Put to tape in the mid-'70s, the instrumental renderings on Rebel Rock are largely re-imagined versions of tracks originally appearing with vocals and different arrangements of Errol Dunkley's Sit and Cry Over You. Both albums were recorded under the supervision of producer and arranger Count Shelley while conducting the Third World All Stars, an assemblage of Jamaican musicians visiting Shelly's London studio, as well as some of the top U.K. session players available. Unlike a run-of-the-mill dub album, the instrumentals here are augmented with additional horn and synthesizer overdubs, adding a relaxed, meandering lyricism to the already warm-hearted sounds. The additional brass touches also lend different perspectives to the songs, giving some more of a ska feel and others a jazzier bent. The sinister skank and devilish horn section melody of "Repatriation Remedy" have an almost Ethiopian funk-styled groove, while "Patricia's Love" has a far sunnier ska tinge to it. Futuristic synthesizer parts add richness to "For All Ways," which flirts with more disco-inclined production. Album-closer "Moog in Blues" also gets further out with an almost Hawaiian-sounding lead guitar, slathered in delay and reverb. The set manages to be eclectic and adventurous without being too bombastic or losing any of its subtleties, and captures a bright moment in the meeting of the minds between Jamaican and British reggae heads of the '70s.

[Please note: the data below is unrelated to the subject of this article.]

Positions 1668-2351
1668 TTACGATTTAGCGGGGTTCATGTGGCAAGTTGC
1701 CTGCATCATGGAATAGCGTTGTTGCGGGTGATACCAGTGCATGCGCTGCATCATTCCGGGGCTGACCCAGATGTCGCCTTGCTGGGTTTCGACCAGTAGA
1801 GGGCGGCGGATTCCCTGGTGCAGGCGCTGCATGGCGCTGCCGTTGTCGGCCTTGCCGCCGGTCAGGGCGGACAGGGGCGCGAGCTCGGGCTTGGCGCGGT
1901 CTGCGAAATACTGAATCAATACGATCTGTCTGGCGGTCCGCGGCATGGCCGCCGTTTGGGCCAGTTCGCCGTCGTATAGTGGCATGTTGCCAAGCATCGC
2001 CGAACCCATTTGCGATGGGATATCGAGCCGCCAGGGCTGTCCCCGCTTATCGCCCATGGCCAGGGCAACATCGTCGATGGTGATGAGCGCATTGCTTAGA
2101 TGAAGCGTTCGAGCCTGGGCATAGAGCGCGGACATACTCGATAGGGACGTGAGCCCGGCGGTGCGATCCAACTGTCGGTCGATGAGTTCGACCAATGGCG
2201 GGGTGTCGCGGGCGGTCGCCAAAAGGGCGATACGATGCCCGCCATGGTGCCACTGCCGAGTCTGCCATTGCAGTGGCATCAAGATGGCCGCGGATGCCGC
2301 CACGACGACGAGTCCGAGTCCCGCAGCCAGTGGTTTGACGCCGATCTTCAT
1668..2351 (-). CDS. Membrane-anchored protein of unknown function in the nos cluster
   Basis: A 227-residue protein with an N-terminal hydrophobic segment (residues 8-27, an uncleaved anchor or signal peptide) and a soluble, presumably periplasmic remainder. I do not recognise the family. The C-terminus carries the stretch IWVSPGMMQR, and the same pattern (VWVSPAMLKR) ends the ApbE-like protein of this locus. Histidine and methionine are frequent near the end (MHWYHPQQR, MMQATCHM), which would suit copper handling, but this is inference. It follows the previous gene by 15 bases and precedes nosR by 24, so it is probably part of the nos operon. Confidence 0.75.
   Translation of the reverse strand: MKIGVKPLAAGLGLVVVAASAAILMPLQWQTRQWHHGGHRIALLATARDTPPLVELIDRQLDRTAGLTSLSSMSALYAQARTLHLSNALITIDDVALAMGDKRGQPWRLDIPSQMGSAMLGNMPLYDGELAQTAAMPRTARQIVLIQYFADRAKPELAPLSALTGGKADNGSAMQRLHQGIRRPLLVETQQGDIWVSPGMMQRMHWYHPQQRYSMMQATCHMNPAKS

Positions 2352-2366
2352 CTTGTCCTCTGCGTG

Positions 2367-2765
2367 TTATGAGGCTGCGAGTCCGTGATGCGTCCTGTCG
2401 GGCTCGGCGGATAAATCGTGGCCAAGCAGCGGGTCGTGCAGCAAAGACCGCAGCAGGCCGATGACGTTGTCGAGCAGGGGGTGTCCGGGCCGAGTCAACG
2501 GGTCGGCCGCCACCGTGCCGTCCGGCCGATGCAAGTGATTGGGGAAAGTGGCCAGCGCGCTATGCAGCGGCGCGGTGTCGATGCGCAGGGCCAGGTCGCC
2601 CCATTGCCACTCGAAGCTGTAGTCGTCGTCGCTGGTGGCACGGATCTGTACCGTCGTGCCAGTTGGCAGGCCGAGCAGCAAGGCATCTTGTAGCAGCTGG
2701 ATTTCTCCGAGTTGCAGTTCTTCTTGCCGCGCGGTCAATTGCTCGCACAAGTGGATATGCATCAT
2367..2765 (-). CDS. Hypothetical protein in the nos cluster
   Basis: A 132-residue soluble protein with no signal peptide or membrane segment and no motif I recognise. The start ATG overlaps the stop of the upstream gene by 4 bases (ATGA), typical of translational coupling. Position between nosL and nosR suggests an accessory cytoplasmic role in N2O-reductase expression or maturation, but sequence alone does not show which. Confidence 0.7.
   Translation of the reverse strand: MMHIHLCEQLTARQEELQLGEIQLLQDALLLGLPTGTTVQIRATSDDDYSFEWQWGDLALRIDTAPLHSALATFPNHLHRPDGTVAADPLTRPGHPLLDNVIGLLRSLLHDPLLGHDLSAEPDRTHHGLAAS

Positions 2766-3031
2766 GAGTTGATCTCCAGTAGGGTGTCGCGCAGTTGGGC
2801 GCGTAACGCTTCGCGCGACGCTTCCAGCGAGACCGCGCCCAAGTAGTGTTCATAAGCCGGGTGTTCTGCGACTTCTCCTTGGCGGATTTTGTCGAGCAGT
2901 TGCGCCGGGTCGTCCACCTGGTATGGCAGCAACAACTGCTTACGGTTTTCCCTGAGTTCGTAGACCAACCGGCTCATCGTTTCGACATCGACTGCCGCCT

Share this page
AllMusic Review by Fred Thomas